News & Opinion

Golf struggles to define social-media boundaries

We have seen it over and over during the past two years. There were the television call-ins, first with Dustin Johnson at Oakmont, then with Anna Nordqvist at CordeValle. The U.S. Golf Association promised to handle things better, to eliminate the awkwardness and clarify the rules. It took steps to do so.

Then in April came the putt-marking controversy with Lexi Thompson, another seemingly insignificant rules issue with gigantic ramifications (“4-stroke penalty stuns Thompson at ANA,” April 3, bit.ly/2nxsvFa). The governing bodies responded quickly. Legislation was adopted that requires such violations to be noticed with the naked eye, language that would have spared Nordqvist in that U.S. Women’s Open playoff loss to Brittany Lang (“Looser rules guidelines offer convenient excuses,” April 26, http://bit.ly/2oKWREu)

It also was decreed that a penalty can be waived if officials think that an offending player made a “reasonable judgment” in taking a drop or replacing a ball on the putting green. At the Irish Open a few weeks later, Jon Rahm appeared to “play it forward” while replacing his ball on the sixth green at Portstewart. The Thompson incident notwithstanding, rules official Andy McFee chose not to penalize Rahm. 

Given Rahm's tendency to accept adversity like Sonny Corleone, perhaps it was best for the safety of those nearby. 

The point is, no matter how it tries, golf continues to face a conundrum with television, cyberspace and social media.

“We're all responsible for applying rules and calling penalties on ourselves,” said Thomas Pagel, the USGA’s senior director of rules. “But we've seen situations where there is no way the player or anyone around the player could be aware of that. When dealing with video evidence, should we be holding players to a high standard simply because they're on television?”

Two things about that statement underline the problem. One, in golf everyone is responsible for knowing and applying the rules. That is, everyone is empowered: the people holding a club, holding a bag, holding a clipboard … and at home holding a remote.

There is no other endeavor held to that standard – not baseball, not brain surgery, not crab fishing in the Bering Sea. 

And second, as Pagel points out, not everyone is held to the same level of accountability, only those captured on TV. But, as an incident at the recent U.S. Girls’ Junior Championship at Boone Valley Golf Club in Augusta, Mo., illustrated, it’s more than that.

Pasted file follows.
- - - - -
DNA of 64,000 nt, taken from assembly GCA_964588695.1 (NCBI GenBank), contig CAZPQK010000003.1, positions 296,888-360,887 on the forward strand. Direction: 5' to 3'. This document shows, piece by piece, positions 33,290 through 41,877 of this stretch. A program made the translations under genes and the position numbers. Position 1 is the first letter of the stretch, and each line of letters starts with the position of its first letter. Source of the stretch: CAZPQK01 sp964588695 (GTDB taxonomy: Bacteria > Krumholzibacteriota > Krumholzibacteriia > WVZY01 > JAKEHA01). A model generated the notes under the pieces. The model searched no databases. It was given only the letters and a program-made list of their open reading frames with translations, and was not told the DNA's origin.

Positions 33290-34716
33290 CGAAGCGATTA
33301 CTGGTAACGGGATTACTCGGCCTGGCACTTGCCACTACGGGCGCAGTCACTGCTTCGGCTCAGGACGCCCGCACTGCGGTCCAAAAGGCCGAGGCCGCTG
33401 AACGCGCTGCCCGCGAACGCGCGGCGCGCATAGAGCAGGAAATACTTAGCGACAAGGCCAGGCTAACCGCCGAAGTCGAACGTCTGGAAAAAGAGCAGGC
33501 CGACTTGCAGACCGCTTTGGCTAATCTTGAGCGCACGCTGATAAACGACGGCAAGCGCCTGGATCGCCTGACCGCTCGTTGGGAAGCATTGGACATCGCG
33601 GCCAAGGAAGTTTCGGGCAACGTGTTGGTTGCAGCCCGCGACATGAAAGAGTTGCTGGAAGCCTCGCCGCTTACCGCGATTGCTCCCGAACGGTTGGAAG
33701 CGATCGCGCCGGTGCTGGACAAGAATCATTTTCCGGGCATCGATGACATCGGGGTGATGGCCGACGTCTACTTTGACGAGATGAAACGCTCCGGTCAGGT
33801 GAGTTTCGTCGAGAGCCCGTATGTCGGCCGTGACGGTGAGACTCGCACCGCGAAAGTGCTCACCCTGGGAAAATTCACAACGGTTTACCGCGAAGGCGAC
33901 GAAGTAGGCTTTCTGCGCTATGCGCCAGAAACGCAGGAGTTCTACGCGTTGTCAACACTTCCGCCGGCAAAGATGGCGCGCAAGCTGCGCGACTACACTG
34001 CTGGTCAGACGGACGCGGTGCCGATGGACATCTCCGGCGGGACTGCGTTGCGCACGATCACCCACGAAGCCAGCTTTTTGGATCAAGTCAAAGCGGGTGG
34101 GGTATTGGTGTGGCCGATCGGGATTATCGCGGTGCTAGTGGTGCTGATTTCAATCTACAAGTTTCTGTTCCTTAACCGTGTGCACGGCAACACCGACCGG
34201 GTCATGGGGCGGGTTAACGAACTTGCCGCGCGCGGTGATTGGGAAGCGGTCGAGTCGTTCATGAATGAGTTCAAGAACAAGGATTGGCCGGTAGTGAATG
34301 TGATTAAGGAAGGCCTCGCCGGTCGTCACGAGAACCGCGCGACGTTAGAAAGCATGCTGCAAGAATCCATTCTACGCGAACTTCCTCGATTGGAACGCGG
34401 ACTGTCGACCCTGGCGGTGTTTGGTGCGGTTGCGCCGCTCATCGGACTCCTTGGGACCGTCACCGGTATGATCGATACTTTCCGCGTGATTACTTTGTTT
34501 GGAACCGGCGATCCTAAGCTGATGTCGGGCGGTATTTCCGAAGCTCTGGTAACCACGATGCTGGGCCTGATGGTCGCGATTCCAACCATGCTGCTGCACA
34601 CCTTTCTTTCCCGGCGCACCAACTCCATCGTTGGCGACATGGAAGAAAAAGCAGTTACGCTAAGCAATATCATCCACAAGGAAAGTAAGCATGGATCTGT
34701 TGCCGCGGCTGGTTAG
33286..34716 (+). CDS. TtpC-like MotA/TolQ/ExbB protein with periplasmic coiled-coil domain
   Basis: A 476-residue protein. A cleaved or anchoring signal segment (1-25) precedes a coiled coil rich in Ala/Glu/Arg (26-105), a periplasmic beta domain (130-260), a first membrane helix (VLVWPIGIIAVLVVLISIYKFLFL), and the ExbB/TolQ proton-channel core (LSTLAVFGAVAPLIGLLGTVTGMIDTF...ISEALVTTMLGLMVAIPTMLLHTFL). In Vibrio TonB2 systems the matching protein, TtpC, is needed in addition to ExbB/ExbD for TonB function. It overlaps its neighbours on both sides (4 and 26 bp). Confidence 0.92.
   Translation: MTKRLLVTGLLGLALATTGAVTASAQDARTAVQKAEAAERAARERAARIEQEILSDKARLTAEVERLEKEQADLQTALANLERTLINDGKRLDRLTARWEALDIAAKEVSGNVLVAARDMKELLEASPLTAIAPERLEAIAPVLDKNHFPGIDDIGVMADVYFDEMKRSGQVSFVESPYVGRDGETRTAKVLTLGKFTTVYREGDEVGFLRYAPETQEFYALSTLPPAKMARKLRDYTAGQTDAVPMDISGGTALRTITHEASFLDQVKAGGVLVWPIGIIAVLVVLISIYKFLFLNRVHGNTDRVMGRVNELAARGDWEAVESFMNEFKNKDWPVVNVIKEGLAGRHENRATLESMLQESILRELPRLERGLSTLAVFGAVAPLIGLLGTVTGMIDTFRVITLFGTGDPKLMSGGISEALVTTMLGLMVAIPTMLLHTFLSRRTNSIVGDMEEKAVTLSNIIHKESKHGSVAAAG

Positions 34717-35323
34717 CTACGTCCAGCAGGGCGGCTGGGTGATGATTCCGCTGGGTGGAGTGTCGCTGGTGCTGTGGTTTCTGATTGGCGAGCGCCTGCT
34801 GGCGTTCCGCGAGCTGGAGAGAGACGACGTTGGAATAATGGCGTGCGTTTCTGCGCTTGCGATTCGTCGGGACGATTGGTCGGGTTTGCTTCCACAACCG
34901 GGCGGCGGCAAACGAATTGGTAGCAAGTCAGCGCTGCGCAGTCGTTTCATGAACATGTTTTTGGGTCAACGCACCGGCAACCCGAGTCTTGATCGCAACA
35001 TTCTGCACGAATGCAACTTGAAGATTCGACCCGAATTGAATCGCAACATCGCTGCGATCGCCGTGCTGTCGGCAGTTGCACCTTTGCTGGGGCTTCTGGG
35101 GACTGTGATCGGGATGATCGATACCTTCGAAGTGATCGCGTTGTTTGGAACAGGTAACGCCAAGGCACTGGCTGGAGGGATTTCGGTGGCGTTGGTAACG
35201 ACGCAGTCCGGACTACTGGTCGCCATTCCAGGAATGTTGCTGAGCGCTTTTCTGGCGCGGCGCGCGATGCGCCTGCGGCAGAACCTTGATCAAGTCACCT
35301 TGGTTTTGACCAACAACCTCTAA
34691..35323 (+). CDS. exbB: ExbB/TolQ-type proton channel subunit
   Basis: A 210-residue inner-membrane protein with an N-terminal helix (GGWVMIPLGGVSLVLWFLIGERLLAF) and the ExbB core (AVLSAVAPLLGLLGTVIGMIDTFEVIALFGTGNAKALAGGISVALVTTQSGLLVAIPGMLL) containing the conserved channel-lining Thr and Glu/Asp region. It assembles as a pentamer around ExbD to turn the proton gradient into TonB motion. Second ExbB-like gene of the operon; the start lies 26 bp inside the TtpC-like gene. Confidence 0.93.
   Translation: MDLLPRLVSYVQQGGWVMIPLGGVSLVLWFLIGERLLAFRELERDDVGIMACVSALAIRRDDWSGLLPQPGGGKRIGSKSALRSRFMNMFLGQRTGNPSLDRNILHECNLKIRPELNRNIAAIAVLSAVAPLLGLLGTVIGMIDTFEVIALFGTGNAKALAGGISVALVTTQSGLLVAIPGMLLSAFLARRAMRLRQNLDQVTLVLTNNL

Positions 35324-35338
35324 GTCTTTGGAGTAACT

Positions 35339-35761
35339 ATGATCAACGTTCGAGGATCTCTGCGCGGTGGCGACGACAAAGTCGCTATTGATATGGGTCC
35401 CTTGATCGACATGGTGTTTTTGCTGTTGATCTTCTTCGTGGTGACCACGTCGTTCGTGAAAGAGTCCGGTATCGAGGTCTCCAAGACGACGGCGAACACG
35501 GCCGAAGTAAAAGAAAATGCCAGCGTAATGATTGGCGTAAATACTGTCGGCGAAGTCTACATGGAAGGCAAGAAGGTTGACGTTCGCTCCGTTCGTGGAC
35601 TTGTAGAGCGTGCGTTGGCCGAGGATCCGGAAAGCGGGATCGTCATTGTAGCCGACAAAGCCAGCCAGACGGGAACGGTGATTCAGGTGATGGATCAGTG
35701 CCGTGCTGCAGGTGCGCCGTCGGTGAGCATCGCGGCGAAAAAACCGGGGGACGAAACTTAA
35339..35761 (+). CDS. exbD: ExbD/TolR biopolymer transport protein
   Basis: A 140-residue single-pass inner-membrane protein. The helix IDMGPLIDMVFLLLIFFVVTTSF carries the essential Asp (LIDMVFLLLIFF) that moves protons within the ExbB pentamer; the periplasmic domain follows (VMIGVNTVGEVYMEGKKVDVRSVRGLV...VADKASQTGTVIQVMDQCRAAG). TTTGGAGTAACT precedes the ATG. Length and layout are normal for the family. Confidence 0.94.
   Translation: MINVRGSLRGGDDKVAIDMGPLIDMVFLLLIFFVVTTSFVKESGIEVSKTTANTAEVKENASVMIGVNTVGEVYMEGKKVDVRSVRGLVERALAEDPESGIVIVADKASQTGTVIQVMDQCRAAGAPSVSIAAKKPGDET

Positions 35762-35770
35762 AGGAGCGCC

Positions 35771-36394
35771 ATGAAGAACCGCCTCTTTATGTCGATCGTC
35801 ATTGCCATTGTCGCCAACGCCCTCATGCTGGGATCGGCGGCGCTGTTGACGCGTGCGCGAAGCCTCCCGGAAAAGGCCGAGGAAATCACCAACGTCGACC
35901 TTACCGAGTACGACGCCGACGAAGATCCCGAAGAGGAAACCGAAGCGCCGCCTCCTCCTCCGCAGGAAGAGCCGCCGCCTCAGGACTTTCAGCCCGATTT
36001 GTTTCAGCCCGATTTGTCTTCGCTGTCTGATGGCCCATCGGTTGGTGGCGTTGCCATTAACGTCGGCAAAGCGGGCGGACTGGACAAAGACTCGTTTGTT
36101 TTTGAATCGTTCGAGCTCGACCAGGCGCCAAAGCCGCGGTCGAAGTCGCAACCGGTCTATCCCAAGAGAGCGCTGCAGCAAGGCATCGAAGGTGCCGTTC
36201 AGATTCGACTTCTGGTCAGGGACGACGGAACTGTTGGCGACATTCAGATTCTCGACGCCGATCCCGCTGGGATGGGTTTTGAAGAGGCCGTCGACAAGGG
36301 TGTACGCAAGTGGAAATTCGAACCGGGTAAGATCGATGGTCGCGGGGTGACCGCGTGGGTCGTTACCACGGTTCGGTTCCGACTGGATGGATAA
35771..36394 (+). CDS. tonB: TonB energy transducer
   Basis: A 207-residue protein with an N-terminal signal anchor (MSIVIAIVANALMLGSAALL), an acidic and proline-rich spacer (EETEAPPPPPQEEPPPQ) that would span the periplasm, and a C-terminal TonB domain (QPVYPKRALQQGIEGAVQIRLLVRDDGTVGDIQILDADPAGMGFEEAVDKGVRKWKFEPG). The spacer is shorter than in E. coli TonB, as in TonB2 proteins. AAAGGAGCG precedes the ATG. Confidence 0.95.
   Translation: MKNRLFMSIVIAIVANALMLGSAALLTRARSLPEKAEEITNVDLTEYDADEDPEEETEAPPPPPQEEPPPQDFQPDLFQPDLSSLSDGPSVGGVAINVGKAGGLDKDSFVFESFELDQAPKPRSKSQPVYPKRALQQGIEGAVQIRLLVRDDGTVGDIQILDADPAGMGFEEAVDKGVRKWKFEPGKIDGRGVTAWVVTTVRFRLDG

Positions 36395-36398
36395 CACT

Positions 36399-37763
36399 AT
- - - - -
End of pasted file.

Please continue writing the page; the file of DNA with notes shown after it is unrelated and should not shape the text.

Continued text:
Because, at the same time everyone is empowered to be rules officials, there is no way to hold them to it, no way to account for level of expertise, for rationality or for responsibility. And while you might be able to legislate what takes place on the golf course, you can't control what takes place off of it.

During a semifinal match at the Girls’ Junior, Elizabeth Moon had a chance to close out Erica Shepherd with a 3½-foot putt on the first playoff hole. Moon missed, and in frustration she raked the ball away, assuming that her next putt was conceded. But it wasn't. In fact, Moon’s actions were so immediate, Shepherd didn’t have a chance to concede the putt. 

Thus, Moon was penalized one stroke, lost the match because of it, and social media turned Shepherd into Cruella de Vil.

Moon’s violation of Rule 18-2 (http://bit.ly/2x9t4Ky) was clear, not controversial. And, despite Shepherd’s efforts to post-concede the putt and have the ruling overturned, the penalty was enforced. Keep in mind that the match simply would have been extended otherwise, not awarded to Moon. 

But – irrationally and irresponsibly – observers took to social media and slammed Shepherd as if she had hired Shane Stant to hit Moon in the knee with at 3-iron.

One Twitter post read: I hope Jennifer Chang, waxes Erica Shepherd … Took the easy way out …Petty … don’t deserve to be in the ‘ship #USGirlsJunior 

Another read: Erica Shepherd with the most pitiful and embarrassing display at #USGirlsJunior … this one will haunt her for a long time

Many more messages were similar in tone, and some were more inappropriate.

Shepherd is a 16-year old girl from Greenwood, Ind. She was in the midst of one of the biggest moments of her young life and, for reasons totally beyond her control, she was socially bullied and brutalized. 

Somehow, she had to be the adult. Somehow, she had to get control of her emotions, clear her head and play a 36-hole final on Saturday. And she did … with the help of Chang. 

As the finalists prepared on Saturday morning, the 17-year-old Chang stopped to ask Shepherd how she was holding up. The embattled Shepherd broke into tears. Chang, who is from Cary, N.C., gave her opponent a hug. She told her to not worry about what others were saying, not let the distractions get to her, not lose confidence in herself. She told her to go out and play her best.

Shepherd did. She beat Chang, 3 and 2, to become a USGA champion.

Let’s face it: golf is having a hard time getting its arms around today’s borderless media. Its complex rules and exacting standards will continue to wrestle with accessibility and accountability.    

But golf has these twin virtues, sportsmanship and integrity, that make it worth the struggle.

Dan O’Neill, who covered golf for the St. Louis Post-Dispatch from 1989 to 2017, is an editorial consultant on golf for Fox Sports. His articles have appeared in publications such as Golfweek, Golf World, Golf.com and The Memorial magazine. Email: dan13153@gmail.com; Twitter: @WWDOD